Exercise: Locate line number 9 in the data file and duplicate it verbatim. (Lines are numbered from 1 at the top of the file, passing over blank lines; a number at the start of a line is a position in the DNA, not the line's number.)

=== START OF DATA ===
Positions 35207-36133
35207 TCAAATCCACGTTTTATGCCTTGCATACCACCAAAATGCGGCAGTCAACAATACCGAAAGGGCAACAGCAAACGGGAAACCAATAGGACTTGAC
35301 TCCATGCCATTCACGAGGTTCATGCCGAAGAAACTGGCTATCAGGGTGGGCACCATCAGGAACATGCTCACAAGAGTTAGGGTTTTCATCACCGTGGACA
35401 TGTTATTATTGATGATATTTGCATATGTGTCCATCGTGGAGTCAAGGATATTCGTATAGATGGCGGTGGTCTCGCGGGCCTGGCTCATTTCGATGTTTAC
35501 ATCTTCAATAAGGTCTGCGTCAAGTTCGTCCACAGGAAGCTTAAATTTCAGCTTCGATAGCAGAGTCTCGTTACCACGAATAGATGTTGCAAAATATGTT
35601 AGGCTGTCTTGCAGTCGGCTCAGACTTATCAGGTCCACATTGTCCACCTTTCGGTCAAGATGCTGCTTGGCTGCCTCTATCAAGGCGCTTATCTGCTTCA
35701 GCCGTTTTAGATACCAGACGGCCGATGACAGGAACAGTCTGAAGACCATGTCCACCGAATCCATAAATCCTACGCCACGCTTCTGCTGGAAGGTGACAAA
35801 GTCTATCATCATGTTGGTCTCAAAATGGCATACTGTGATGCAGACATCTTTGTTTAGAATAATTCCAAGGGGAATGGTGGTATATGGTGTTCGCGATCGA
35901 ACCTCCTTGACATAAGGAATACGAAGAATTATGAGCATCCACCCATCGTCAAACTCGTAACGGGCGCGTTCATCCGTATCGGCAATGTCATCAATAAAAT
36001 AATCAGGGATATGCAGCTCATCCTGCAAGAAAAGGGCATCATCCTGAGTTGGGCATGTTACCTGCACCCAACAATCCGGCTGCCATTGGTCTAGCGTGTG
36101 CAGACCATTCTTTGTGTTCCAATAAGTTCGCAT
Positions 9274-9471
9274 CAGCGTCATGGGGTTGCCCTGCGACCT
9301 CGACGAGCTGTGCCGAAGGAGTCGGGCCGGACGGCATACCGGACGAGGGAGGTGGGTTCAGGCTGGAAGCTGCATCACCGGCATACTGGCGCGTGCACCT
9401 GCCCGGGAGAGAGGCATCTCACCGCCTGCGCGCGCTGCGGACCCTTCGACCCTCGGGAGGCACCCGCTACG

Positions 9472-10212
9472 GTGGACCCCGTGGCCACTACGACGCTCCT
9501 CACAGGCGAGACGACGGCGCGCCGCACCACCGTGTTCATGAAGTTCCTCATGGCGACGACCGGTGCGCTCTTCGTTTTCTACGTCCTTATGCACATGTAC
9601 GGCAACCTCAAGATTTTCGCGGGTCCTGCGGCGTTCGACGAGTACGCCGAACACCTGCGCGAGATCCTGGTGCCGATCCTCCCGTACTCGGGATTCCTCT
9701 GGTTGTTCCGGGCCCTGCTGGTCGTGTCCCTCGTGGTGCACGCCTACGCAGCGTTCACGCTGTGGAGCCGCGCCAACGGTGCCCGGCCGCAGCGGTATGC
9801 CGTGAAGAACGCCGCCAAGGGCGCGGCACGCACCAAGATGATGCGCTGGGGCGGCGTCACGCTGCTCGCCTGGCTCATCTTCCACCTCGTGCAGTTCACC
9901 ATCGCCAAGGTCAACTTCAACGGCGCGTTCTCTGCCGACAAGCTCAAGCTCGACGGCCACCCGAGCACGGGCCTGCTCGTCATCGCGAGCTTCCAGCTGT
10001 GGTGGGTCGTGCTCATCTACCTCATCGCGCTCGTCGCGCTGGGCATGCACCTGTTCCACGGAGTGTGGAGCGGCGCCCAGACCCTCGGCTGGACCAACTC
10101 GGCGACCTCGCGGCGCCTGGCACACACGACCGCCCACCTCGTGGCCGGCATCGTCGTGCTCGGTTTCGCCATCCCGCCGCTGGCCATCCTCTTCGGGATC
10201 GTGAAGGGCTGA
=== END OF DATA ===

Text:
35901 ACCTCCTTGACATAAGGAATACGAAGAATTATGAGCATCCACCCATCGTCAAACTCGTAACGGGCGCGTTCATCCGTATCGGCAATGTCATCAATAAAAT